Jacob the Liar

Jacob The Liar

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Jacob the Liar

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Jacob the Liar is a novel written by the East German author Jurek Becker published in 1969. The German original title is Jakob der Lügner. Becker was awarded the Heinrich-Mann Prize (1971) and the Charles Veillon Prize (1971) after the publication of his bestseller.

The novel was made into two films, Jacob, the Liar (1975) by Frank Beyer, which was nominated for Best foreign language film at the Academy Awards, and Jakob the Liar (1999), a Hollywood production starring Robin Williams.

Jacob the Liar was first translated into English by Melvin Kornfeld in 1975, but without Becker's input. A new English translation was made in 1990 by Leila Vennewitz and Becker, published in 1996 it won the Helen and Kurt Wolff Translator's Prize.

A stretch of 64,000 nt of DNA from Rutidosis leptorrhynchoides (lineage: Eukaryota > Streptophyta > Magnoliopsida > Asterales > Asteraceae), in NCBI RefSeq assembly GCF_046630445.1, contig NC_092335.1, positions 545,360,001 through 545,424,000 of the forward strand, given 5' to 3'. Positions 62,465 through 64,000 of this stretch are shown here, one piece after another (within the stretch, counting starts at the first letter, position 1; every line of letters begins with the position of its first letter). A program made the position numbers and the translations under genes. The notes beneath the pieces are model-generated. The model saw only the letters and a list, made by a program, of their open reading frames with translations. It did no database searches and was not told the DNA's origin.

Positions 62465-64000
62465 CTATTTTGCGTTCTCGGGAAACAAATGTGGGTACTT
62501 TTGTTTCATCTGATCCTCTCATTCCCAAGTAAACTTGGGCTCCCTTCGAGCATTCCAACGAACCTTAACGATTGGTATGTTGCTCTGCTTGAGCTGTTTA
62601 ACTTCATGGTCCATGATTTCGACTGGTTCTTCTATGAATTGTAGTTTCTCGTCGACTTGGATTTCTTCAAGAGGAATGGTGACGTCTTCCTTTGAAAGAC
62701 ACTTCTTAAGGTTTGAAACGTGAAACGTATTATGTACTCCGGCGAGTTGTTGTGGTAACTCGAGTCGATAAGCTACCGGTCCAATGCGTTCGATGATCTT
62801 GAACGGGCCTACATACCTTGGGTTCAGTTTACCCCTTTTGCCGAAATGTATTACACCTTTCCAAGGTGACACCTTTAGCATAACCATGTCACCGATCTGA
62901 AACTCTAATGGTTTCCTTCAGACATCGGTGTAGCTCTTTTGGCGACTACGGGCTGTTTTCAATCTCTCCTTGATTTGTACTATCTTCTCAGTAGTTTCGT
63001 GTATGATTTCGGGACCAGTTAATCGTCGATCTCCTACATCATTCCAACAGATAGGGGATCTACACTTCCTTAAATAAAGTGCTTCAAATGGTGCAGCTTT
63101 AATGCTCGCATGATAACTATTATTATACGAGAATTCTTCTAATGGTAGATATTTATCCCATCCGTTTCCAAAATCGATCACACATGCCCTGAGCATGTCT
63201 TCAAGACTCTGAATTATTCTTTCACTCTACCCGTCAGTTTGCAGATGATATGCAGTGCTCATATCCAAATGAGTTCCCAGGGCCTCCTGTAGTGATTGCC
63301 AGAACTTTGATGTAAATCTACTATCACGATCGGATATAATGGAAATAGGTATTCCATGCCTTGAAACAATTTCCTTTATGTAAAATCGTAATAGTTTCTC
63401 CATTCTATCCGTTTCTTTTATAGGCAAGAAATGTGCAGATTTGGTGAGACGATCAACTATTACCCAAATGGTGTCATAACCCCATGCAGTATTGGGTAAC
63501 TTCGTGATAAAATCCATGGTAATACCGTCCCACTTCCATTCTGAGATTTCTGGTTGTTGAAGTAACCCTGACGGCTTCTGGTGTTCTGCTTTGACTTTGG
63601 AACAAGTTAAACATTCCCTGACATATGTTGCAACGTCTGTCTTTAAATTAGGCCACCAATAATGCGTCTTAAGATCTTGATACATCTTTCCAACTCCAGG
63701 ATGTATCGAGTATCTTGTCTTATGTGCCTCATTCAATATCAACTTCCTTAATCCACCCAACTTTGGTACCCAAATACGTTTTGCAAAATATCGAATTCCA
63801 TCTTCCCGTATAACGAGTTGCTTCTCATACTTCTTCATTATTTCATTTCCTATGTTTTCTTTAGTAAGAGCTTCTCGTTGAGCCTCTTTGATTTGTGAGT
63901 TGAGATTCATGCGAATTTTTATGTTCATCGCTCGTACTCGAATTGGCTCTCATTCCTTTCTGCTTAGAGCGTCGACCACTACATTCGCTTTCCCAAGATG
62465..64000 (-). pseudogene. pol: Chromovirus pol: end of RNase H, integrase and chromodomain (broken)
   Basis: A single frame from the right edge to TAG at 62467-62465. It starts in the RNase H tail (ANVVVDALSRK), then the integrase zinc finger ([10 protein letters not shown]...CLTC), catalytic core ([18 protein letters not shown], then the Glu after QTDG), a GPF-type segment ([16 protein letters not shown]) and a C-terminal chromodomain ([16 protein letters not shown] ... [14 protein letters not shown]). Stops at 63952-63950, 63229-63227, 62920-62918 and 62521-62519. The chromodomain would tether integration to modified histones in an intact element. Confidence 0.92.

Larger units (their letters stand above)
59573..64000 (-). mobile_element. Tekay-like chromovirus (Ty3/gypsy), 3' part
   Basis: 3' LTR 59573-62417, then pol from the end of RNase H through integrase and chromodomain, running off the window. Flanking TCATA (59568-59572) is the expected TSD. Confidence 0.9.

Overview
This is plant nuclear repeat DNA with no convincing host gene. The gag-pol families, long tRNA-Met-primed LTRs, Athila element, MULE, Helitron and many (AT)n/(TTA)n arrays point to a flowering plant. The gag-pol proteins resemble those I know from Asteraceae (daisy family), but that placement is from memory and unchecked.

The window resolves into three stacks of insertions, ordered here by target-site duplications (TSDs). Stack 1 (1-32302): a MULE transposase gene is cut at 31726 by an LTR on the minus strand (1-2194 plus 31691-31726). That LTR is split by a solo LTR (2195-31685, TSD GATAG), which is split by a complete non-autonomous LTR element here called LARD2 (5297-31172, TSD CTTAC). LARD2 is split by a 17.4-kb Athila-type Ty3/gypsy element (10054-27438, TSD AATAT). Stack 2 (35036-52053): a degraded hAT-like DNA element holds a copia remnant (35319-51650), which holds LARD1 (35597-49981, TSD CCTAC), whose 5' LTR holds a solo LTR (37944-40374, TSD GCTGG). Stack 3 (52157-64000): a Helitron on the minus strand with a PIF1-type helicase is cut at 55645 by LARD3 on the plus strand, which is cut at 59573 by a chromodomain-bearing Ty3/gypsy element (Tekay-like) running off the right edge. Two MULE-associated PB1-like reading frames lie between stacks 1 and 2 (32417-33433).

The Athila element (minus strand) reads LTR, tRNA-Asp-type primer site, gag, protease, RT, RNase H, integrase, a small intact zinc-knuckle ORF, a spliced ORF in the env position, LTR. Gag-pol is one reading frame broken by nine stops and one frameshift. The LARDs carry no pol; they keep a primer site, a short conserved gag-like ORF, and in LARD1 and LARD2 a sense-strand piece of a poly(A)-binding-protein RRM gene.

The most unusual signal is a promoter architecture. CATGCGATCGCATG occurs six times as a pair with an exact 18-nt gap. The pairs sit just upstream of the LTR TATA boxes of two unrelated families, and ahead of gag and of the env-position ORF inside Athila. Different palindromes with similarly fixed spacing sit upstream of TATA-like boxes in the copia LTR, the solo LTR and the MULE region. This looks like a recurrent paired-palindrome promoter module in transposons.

Plot summary

The novel follows the life of the Jewish protagonist Jacob Heym in the ghetto of Łódź, Poland during the German occupation of World War II. Jacob met an 8 year old girl named Lina, whose parents were both killed and who is hidden from the Germans after escaping from the camp transport train.

While walking around the ghetto near the time of curfew, Jacob is suddenly stopped by a bored-seeming German officer on a patrol. The officer pretends that the Jewish curfew of 8 pm has already passed, and sends the hapless Jacob to the police station. Jacob obeys him submissively and is followed by the sentinel's flashlight. He arrives at the station where he hears radio news reporting about the approach of the Red Army. Miraculously, Jacob is...
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